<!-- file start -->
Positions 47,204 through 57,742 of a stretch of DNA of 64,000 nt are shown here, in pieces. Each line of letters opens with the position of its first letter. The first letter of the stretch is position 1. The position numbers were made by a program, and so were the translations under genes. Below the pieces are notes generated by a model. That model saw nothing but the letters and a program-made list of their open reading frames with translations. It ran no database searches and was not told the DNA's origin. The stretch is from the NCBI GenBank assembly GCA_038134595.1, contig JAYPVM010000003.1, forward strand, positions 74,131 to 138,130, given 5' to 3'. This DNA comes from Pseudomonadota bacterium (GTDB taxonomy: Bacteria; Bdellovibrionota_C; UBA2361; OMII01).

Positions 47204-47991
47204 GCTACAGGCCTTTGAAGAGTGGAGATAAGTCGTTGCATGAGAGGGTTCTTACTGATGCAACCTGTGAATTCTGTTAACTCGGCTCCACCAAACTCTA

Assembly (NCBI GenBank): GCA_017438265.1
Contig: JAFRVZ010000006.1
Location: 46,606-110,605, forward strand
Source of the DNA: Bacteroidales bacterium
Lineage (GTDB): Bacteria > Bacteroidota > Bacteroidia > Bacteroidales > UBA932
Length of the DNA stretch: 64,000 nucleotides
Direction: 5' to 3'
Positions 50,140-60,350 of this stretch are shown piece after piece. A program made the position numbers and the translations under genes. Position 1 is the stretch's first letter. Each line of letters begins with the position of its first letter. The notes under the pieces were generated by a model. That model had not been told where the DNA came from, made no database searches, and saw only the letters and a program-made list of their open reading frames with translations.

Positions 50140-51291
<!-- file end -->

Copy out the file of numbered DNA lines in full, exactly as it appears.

Positions 47,204 through 57,742 of a stretch of DNA of 64,000 nt are shown here, in pieces. Each line of letters opens with the position of its first letter. The first letter of the stretch is position 1. The position numbers were made by a program, and so were the translations under genes. Below the pieces are notes generated by a model. That model saw nothing but the letters and a program-made list of their open reading frames with translations. It ran no database searches and was not told the DNA's origin. The stretch is from the NCBI GenBank assembly GCA_038134595.1, contig JAYPVM010000003.1, forward strand, positions 74,131 to 138,130, given 5' to 3'. This DNA comes from Pseudomonadota bacterium (GTDB taxonomy: Bacteria; Bdellovibrionota_C; UBA2361; OMII01).

Positions 47204-47991
47204 GCTACAGGCCTTTGAAGAGTGGAGATAAGTCGTTGCATGAGAGGGTTCTTACTGATGCAACCTGTGAATTCTGTTAACTCGGCTCCACCAAACTCTA

Assembly (NCBI GenBank): GCA_017438265.1
Contig: JAFRVZ010000006.1
Location: 46,606-110,605, forward strand
Source of the DNA: Bacteroidales bacterium
Lineage (GTDB): Bacteria > Bacteroidota > Bacteroidia > Bacteroidales > UBA932
Length of the DNA stretch: 64,000 nucleotides
Direction: 5' to 3'
Positions 50,140-60,350 of this stretch are shown piece after piece. A program made the position numbers and the translations under genes. Position 1 is the stretch's first letter. Each line of letters begins with the position of its first letter. The notes under the pieces were generated by a model. That model had not been told where the DNA came from, made no database searches, and saw only the letters and a program-made list of their open reading frames with translations.

Positions 50140-51291